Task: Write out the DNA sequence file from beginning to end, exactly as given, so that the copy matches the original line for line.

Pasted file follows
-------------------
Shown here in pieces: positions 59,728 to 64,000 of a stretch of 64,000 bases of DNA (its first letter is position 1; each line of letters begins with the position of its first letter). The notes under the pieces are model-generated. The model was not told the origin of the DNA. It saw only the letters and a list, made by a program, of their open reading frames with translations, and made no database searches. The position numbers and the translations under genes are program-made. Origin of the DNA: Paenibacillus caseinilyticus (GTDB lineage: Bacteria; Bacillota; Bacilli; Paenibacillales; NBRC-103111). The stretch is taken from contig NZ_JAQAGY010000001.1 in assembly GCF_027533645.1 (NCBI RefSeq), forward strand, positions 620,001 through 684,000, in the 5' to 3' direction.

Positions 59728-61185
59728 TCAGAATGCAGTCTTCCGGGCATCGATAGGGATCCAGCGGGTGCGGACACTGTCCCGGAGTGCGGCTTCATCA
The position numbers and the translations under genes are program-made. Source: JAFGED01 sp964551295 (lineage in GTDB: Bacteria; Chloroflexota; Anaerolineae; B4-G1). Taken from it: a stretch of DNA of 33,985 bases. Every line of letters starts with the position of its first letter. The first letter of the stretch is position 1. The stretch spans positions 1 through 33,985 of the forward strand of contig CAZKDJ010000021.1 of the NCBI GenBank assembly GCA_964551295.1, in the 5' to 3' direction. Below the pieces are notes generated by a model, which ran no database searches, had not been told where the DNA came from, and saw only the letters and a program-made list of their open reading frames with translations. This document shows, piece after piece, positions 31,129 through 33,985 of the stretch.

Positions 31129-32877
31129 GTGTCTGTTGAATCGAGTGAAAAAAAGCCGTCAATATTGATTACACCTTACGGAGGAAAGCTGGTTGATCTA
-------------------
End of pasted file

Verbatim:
Shown here in pieces: positions 59,728 to 64,000 of a stretch of 64,000 bases of DNA (its first letter is position 1; each line of letters begins with the position of its first letter). The notes under the pieces are model-generated. The model was not told the origin of the DNA. It saw only the letters and a list, made by a program, of their open reading frames with translations, and made no database searches. The position numbers and the translations under genes are program-made. Origin of the DNA: Paenibacillus caseinilyticus (GTDB lineage: Bacteria; Bacillota; Bacilli; Paenibacillales; NBRC-103111). The stretch is taken from contig NZ_JAQAGY010000001.1 in assembly GCF_027533645.1 (NCBI RefSeq), forward strand, positions 620,001 through 684,000, in the 5' to 3' direction.

Positions 59728-61185
59728 TCAGAATGCAGTCTTCCGGGCATCGATAGGGATCCAGCGGGTGCGGACACTGTCCCGGAGTGCGGCTTCATCA
The position numbers and the translations under genes are program-made. Source: JAFGED01 sp964551295 (lineage in GTDB: Bacteria; Chloroflexota; Anaerolineae; B4-G1). Taken from it: a stretch of DNA of 33,985 bases. Every line of letters starts with the position of its first letter. The first letter of the stretch is position 1. The stretch spans positions 1 through 33,985 of the forward strand of contig CAZKDJ010000021.1 of the NCBI GenBank assembly GCA_964551295.1, in the 5' to 3' direction. Below the pieces are notes generated by a model, which ran no database searches, had not been told where the DNA came from, and saw only the letters and a program-made list of their open reading frames with translations. This document shows, piece after piece, positions 31,129 through 33,985 of the stretch.

Positions 31129-32877
31129 GTGTCTGTTGAATCGAGTGAAAAAAAGCCGTCAATATTGATTACACCTTACGGAGGAAAGCTGGTTGATCTA